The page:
Observer review: Rumpole and the Penge Bungalow Murders by John Mortimer

The first novel-length adventure for John Mortimer's world-weary barrister, Rumpole and the Penge Bungalow Murders, finds him fresh from Oxford. Fans of the short stories will be salivating, says Stuart McGurk

Rumpole and the Penge Bungalow Murders
by John Mortimer
Viking ?16.99, pp244

'I don't know what you think about being young,' ruminates Rumpole in his first novel-length adventure. 'To me, it's a time for growing used to disappointment.'

A young Rumpole of the Bailey may seen a contradiction in terms - you imagine him emerging from the womb fully wigged and gowned.

We meet Rumpole fresh from Oxford, his defiance burgeoning rather than blustering, withholding his wit rather than scolding with it, and about to appear in a double murder case single-handedly - the Penge Bungalow murders.

Fans of the Rumpole short stories will be salivating. The plot zips along, barely pausing for narrative breath, as the eclectic cast of dishonest barristers and honest criminals passes through, allowing just enough time for missing witnesses, bitter rivalry, three love interests, war-time plots and a tone which constantly walks a fine line between comedy and pathos, tragedy and triumph.

If there is a criticism, Mortimer relies too much on knowledge of previous Rumpole adventures. His characters, like cardboard cutouts, are instantly identifiable but you doubt they would stand up to cross-examination.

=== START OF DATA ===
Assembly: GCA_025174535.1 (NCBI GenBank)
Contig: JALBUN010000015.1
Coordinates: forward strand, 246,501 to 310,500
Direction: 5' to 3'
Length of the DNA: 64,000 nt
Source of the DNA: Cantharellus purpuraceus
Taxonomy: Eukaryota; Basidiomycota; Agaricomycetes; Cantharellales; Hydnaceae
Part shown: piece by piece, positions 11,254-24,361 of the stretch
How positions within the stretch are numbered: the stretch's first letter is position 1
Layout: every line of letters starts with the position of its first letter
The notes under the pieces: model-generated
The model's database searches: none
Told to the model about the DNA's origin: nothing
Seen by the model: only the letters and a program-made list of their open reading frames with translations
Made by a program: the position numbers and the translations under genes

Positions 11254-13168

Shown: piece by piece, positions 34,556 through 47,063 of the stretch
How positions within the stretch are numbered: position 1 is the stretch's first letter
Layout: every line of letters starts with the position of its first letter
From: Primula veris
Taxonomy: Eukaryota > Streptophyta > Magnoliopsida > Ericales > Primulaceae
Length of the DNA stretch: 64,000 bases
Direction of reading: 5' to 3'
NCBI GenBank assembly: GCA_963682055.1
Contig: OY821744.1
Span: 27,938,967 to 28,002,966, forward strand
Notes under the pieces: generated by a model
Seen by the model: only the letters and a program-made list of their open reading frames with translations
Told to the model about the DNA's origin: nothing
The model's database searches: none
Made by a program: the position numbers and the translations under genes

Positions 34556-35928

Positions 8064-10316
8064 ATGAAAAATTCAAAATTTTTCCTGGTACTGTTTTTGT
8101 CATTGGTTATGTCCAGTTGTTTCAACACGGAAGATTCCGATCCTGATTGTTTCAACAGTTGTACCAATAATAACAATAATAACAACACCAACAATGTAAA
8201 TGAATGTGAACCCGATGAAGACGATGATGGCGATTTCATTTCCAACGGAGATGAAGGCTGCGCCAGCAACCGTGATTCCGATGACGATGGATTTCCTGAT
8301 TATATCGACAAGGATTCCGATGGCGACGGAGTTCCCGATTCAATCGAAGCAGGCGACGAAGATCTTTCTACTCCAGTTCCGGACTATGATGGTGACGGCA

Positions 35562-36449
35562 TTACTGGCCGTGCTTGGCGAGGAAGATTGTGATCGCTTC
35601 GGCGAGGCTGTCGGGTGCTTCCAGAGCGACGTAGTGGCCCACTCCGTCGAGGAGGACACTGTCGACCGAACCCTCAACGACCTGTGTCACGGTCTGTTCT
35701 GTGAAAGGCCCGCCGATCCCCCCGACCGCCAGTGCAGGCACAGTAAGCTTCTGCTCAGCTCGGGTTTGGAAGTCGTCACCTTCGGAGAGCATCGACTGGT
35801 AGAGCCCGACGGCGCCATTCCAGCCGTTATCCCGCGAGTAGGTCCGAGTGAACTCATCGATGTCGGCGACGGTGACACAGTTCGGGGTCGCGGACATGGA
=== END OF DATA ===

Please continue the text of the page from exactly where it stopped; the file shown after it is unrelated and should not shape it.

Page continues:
The writing is deceptively simple, never getting in the way of a tautly paced narrative but allowing for some precise descriptive detail, from a 'tweaser-lipped' woman to a 'spreading' grandmother.

The trademark Mortimer wit ranges from razor-sharp dialogue (when the book truly peaks) to more erudite wit (a barrister speaking in a voice, which, 'having hit on an effective note of amused contempt, was disinclined to try any change of expression' is one such gem) but, occasionally, falling into the average and vaguely irritating categories (Rumpole's wife constantly being referred to as She Who Must Be Obeyed is one that wears thin).

Nevertheless, the young Rumpole is instantly likable, mixing just the right amount of moral scruples and personal ambition and this remains a fine addition to the Rumpole casebook.

Stuart McGurk

The GuardianTramp

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